It’s difficult to get published, by many estimates less than 1% of would be authors ever receive an offer from a reputable publisher. Of course it is easier to get published if you have a literary agent representing you than if you approach publishers directly. Landing an agent is a formidable challenge, though for many authors, literary agents offer the most viable path to “traditionally” publish a book.
Finding and signing with a literary agent seemed no different to me than finding and closing a prospect for any product, service or solution. To get started, I began with handful of Google searches, which resulted in many sites listing literary agents. Next, I downloaded about 1,200 agents from several of these online sources into an Excel file. Agents are outwardly facing, meaning they offer several ways for would be authors to contact then.
Many agents list their emails for book query submissions (a brief letter or email to whet the interest of a prospective agent). Of the 1,200 agents downloaded, 400 which didn’t accept email solicitations were culled, cutting my list to about 800. My list was then culled further to only100 agents who were interested in business books, non-fiction and prescriptive books (most agents listed the types of books they typically published). And lastly, 100 emails were sent to these agents, with a succinct message about the book and author background.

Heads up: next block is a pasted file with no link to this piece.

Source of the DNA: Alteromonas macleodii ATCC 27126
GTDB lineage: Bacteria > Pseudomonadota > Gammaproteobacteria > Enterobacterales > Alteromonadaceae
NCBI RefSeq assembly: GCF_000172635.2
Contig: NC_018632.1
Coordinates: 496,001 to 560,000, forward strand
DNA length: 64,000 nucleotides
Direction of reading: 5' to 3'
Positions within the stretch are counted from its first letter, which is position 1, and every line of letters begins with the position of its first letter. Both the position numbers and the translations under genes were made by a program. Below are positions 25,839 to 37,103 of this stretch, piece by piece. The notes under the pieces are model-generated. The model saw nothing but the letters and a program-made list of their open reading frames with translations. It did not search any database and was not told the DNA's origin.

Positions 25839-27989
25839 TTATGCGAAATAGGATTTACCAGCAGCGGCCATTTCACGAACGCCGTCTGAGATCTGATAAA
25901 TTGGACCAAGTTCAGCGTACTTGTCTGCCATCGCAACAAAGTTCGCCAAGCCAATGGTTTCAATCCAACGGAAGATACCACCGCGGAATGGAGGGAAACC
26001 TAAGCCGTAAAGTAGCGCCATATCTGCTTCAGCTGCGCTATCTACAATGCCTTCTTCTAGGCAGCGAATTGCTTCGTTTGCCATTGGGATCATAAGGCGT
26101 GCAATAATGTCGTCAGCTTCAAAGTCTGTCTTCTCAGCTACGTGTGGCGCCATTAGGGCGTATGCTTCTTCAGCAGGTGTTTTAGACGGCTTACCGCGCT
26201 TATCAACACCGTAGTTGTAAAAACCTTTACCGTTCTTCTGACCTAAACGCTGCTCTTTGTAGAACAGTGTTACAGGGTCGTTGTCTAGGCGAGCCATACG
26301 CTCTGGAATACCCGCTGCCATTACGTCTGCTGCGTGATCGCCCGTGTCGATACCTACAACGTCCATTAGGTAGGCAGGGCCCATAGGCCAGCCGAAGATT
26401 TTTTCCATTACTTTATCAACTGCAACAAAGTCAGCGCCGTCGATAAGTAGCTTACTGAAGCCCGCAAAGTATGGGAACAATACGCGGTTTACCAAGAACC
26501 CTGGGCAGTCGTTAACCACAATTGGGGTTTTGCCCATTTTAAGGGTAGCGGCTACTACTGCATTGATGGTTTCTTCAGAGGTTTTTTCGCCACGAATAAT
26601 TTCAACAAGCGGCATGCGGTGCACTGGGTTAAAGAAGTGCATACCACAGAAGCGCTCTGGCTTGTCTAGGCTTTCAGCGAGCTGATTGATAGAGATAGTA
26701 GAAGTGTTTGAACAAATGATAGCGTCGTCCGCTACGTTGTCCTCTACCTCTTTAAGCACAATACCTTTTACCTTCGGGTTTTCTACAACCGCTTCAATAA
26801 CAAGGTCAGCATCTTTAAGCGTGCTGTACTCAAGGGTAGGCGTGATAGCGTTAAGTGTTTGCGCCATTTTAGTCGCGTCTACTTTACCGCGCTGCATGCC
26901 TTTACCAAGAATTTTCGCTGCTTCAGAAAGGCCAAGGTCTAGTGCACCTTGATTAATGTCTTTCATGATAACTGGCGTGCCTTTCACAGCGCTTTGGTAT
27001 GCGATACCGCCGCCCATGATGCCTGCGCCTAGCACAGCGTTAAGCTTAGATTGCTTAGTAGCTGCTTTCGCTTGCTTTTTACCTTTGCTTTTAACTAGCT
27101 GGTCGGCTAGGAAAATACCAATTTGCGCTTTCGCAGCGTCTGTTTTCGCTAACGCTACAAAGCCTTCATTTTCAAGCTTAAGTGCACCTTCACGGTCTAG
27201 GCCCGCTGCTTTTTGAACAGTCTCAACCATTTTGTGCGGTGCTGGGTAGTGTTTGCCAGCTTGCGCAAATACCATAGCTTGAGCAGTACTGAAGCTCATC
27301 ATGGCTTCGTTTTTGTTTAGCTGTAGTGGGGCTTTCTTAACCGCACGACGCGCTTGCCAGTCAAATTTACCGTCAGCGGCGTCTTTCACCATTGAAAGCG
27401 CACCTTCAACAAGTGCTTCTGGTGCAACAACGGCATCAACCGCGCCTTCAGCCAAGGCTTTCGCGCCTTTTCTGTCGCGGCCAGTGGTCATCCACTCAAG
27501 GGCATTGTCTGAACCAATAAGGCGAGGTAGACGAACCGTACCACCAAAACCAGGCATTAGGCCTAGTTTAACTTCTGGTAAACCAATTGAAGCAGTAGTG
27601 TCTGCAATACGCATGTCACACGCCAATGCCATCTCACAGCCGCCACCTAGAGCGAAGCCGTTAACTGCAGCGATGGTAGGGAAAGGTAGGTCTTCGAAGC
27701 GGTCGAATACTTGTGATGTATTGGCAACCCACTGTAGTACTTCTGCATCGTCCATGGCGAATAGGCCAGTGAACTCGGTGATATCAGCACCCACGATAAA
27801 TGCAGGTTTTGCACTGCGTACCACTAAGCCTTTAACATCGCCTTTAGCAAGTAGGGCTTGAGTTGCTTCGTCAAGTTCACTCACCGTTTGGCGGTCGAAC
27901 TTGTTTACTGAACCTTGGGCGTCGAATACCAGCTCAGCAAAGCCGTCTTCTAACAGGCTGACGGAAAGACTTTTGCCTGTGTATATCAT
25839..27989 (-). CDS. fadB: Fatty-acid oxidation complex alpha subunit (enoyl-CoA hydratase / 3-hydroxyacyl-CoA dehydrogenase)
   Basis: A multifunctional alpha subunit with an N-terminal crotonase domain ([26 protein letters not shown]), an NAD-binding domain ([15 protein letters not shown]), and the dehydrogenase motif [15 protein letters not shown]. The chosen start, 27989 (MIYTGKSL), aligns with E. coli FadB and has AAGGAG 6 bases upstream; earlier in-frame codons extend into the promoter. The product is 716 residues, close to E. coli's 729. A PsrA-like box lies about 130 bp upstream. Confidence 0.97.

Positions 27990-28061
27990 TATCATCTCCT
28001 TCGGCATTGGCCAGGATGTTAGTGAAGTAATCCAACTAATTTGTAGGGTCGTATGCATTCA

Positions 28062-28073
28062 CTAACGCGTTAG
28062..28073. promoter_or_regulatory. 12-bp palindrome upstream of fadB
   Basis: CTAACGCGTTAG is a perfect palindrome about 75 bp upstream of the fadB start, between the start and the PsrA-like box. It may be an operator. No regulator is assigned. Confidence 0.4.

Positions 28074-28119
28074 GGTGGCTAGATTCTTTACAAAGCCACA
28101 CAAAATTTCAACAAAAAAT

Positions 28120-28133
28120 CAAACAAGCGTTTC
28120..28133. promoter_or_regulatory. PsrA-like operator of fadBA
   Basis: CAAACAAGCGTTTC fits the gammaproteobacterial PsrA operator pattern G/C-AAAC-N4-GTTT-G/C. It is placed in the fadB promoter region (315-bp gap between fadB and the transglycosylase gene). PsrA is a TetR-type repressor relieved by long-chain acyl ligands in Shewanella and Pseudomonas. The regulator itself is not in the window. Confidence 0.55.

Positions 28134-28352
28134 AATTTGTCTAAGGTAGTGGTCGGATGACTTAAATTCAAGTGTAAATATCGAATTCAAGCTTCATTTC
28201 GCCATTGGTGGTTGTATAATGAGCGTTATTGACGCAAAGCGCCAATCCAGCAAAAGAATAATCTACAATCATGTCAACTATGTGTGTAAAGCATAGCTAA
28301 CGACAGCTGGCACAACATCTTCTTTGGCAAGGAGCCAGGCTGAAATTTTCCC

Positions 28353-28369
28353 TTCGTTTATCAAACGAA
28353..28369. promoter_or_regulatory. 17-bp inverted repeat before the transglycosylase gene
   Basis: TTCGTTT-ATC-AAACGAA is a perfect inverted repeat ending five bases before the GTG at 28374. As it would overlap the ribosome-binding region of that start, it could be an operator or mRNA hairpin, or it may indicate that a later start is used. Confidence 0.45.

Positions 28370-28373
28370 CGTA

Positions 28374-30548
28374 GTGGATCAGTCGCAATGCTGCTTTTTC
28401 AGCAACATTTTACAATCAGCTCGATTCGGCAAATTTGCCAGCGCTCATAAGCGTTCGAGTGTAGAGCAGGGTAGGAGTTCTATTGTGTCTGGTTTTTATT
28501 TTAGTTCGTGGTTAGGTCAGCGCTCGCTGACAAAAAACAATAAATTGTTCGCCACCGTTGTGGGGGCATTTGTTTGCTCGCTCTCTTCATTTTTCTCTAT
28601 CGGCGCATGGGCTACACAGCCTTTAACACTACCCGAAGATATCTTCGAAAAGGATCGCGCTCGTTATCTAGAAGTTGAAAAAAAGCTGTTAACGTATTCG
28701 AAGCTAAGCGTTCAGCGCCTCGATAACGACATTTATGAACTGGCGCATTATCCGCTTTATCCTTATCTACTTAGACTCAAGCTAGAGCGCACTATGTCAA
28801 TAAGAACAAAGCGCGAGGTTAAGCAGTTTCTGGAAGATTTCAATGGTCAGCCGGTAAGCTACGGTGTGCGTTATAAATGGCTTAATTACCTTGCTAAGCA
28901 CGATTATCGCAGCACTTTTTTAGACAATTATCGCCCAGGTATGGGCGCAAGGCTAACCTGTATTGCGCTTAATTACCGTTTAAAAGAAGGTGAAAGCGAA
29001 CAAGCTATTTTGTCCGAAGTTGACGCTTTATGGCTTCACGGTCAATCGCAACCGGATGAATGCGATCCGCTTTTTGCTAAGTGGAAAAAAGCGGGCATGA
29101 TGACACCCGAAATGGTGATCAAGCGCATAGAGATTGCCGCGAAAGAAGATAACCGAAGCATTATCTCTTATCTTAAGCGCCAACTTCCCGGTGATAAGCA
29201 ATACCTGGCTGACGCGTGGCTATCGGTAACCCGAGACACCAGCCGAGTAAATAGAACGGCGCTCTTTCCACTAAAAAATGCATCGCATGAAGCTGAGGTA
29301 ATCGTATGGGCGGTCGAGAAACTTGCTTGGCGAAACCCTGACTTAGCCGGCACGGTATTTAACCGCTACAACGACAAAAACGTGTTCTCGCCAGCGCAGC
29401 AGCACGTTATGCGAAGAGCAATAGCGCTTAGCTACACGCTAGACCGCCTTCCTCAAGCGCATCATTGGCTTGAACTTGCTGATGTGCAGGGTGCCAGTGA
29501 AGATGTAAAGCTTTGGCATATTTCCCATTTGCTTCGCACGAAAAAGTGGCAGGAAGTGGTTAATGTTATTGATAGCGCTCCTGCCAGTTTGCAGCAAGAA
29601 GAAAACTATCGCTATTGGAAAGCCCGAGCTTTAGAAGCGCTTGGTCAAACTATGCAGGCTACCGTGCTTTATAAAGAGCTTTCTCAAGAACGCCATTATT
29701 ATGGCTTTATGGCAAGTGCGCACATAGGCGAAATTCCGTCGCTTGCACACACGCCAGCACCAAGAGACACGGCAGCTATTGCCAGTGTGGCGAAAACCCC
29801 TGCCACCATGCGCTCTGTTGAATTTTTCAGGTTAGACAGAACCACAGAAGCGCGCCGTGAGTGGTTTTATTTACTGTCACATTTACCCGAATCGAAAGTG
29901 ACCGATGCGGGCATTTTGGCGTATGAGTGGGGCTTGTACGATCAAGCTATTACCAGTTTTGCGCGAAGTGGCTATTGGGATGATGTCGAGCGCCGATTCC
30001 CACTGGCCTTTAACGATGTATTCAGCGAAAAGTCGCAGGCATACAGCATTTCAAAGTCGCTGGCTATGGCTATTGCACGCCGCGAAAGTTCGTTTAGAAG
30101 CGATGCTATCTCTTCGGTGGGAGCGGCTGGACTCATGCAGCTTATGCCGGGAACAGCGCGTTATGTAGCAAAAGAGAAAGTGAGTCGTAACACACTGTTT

Here are the results of the highly targeted email campaigns to the 100 literary agents:
32 Not interested
59 No response
Within a month of the initial emailing, 9% of the targeted agents expressed interest, 32% were not interested and there was no response from 59% of the agents. Normally it’s a good idea to follow-up an emailing like this with a phone call, however most literary agents prefer no phone calls, many stating so on their web site. Of the nine agents who expressed interest in the book query, four of them asked for a full proposal (a proposal usually has a biography, marketing section, competition section, chapter outline and sample chapters). Another four agents asked for a printed proposal and mail it to them, and one asked if they could immediately contact publishers about the topic to determine if they had interest.
The digital book proposal was sent to all four agents who requested it via email attachment, and within a few days, an agent was signed. It took less than four weeks from the time the literary agent email list was initially targeted, to sign a prominent agent.
Although there are additional nuances involved with successful current email marketing best practices, the basics used for this seven year old campaign are very similar to that which can be used for successful digital marketing and lead generation today.